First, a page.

Fungus among us… Valley fever
UNHS Public Health
Valley fever is a fungus spore that is in the soil and thrives in the arid desert soils of the southwestern region of the United States.
The fungus spores are disturbed on windy days and during construction or farming activities. People become infected when they inhale spores that are airborne. Valley fever may also be present, during activities at fair grounds, squaw dances and rodeos. Usually, valley fever is mild and resolves on its own. In severe cases you may need to see a provider to get tested and have medication prescribed.
Many people who are exposed to the fungus never have symptoms, but when symptoms are present valley fever may resemble the flu or pneumonia, with coughing, weight loss, difficult breathing, chest pain and a more distinct rash and/or skin lesions. Some people infected by valley fever get a tender, bumpy red rash on the lower legs. Symptoms will arise 1-3 weeks following exposure.
Valley fever is not contagious, it cannot be spread from infected person to person or animal to person. Who is most at risk? People over 60 years of age, people with a weakened immune system and pregnant women. It is important to be conscious of valley fever, because there is no cure. It is currently not available.
Hantavirus is a virus carried by rodents, and can infect humans through their droppings. This disease is rare and symptoms are much like those of influenza infection, followed by rapid onset of difficulty in breathing. The mouse species that carries this virus is the Deer mouse. The virus is found in the droppings, urine, and saliva of rodents. Humans are infected when they inhale dust that contains dried, contaminated rodent urine or feces.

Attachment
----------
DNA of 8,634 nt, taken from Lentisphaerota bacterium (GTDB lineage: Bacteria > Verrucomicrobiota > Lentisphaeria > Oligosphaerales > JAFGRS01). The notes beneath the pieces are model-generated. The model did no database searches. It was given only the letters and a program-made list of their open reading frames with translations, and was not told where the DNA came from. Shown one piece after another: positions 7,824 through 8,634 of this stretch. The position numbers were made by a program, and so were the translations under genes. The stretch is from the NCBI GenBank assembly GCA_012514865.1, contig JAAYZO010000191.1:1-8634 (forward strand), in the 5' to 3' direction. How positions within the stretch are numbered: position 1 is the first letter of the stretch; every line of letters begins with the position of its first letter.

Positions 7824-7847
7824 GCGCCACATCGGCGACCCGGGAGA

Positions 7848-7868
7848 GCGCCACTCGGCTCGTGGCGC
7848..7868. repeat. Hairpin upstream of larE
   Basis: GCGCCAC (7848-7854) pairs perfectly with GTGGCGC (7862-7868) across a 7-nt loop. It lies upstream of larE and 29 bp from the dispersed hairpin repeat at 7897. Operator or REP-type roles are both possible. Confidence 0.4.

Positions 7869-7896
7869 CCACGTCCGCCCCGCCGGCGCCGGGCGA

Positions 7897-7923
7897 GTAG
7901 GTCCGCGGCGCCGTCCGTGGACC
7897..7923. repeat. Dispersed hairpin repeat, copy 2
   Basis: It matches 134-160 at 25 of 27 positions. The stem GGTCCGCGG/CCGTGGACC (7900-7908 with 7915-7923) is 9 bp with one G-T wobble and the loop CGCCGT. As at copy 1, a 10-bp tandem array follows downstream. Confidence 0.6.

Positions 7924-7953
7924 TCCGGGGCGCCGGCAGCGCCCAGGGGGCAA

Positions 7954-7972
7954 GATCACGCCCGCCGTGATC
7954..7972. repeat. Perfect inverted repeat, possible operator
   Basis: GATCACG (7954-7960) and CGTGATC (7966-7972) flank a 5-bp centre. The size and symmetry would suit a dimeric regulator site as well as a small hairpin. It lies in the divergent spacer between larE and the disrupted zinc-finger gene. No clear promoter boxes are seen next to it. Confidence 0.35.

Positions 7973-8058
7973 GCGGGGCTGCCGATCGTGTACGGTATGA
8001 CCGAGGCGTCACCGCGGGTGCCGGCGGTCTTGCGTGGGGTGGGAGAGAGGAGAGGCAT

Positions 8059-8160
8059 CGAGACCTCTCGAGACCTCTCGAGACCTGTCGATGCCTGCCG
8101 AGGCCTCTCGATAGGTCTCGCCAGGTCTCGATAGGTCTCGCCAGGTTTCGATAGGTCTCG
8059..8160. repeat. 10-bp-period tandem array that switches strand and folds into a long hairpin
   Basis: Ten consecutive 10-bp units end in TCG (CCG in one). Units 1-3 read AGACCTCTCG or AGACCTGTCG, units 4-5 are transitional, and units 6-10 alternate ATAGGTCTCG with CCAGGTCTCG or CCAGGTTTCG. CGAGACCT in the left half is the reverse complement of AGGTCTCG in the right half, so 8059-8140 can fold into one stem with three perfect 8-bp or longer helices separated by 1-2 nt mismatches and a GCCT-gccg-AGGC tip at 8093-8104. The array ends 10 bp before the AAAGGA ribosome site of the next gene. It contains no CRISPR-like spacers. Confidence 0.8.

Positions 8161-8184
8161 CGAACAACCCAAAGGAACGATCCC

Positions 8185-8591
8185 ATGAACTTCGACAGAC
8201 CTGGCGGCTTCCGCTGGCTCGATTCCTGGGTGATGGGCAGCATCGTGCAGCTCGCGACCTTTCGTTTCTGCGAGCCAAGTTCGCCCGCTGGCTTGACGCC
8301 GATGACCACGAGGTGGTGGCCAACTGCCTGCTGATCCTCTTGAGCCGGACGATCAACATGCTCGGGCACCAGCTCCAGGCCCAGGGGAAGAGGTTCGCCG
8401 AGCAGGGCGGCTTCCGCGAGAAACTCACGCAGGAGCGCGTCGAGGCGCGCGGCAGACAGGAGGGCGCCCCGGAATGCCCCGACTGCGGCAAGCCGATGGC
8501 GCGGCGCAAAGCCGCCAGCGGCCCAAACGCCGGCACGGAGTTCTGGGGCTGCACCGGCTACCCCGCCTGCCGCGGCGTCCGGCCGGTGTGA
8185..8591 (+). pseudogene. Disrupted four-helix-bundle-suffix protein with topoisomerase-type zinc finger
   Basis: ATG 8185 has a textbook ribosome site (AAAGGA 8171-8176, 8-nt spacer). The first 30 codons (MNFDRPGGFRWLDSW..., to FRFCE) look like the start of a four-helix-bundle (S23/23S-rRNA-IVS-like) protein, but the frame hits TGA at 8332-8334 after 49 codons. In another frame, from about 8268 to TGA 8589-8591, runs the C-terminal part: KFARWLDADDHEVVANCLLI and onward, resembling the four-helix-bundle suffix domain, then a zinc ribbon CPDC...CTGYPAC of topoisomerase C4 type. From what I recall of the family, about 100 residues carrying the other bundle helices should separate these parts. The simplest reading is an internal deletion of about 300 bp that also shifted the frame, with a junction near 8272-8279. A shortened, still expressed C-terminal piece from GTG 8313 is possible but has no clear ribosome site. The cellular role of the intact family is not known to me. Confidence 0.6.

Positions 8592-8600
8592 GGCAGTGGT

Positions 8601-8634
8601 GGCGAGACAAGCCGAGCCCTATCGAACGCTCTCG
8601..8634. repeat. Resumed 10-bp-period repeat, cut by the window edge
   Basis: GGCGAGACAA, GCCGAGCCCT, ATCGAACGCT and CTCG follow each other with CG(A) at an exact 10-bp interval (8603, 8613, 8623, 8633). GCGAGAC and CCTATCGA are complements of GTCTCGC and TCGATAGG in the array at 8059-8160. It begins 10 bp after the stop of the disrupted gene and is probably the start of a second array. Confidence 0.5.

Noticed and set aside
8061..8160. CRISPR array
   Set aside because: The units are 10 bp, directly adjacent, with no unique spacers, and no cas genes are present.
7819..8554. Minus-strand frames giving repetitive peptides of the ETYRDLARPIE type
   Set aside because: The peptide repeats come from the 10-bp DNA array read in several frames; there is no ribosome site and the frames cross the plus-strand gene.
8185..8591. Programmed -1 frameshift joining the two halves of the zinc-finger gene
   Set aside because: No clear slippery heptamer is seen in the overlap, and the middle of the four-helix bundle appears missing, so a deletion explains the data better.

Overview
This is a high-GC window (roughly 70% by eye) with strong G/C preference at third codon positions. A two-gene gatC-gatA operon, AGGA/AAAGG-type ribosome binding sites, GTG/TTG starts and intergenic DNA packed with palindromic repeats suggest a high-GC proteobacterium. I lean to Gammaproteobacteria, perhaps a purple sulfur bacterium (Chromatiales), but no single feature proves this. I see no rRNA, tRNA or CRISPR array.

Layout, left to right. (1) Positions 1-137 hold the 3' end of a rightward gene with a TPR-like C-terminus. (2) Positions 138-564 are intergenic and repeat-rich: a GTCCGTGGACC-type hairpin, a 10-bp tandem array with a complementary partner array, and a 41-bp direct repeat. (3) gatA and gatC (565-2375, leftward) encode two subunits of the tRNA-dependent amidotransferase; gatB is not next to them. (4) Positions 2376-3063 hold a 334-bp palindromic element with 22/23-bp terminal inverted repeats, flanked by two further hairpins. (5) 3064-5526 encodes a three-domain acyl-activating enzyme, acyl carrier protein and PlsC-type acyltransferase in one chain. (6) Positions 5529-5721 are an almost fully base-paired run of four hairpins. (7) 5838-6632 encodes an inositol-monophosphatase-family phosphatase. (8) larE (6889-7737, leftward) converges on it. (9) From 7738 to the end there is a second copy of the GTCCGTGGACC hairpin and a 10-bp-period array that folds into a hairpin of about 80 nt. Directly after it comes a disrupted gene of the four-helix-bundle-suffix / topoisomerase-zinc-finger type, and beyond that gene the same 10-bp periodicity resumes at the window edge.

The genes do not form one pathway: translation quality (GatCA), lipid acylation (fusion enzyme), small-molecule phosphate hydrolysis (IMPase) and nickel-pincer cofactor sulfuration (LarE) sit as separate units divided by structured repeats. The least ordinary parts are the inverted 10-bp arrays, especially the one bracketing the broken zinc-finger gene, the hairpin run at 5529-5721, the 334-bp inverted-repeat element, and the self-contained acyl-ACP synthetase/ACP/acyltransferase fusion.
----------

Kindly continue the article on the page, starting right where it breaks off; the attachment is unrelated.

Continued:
Infection may also occur when dried contaminated rodent feces or urine become airborne and are disturbed and directly introduced into broken skin or into the eyes, nose, or mouth. Rodent bites may also transmit the infection to humans.
What are the signs and symptoms of Hantavirus infections? Early symptoms include fatigue, fever, and muscle aches, especially in the large muscle groups – thighs, hips, back and shoulders. There may also be headaches, dizziness, and chills. 4-10 days after the first phase of illness, a sick person will experience coughing and shortness of breath as the lungs fill with fluid? Who is most at risk? Anyone who comes in contact with rodents carrying Hantavirus is at risk for developing HPS. Any activity that puts you in contact with rodent droppings, urine, saliva, or nesting materials can put you at risk of infection.
Activities including: Opening and cleaning previously unused buildings, housecleaning activities, being around abandoned vehicles, camping, hiking and pinion picking. HPS has a high death rate, and has been fatal in over one third of cases reported. How do you properly clean up after rodents? Trap all live rodents, and seal entryways so no more can get in. After a week of trapping, if no more rodents are captured, then enough time has passed that the urine/droppings or nesting material is no longer infectious. When cleaning: wear gloves to clean urine/droppings and soak the droppings with bleach before picking up with paper towel. Clean and disinfect the whole area using gloves, goggles, protective clothing, and a respirator. Air out the area for 30 minutes. Make a solution of 1 part bleach and 9 parts water. Be sure to use the solution as soon as it is made; do not let it set for a day or more. Spray the area where mice urine and droppings are found. Wait 5 minutes.
For more information, please visit: Centers for Disease Control & Prevention
Navajo Epidemiology Center www.nec.navajo-nsn.gov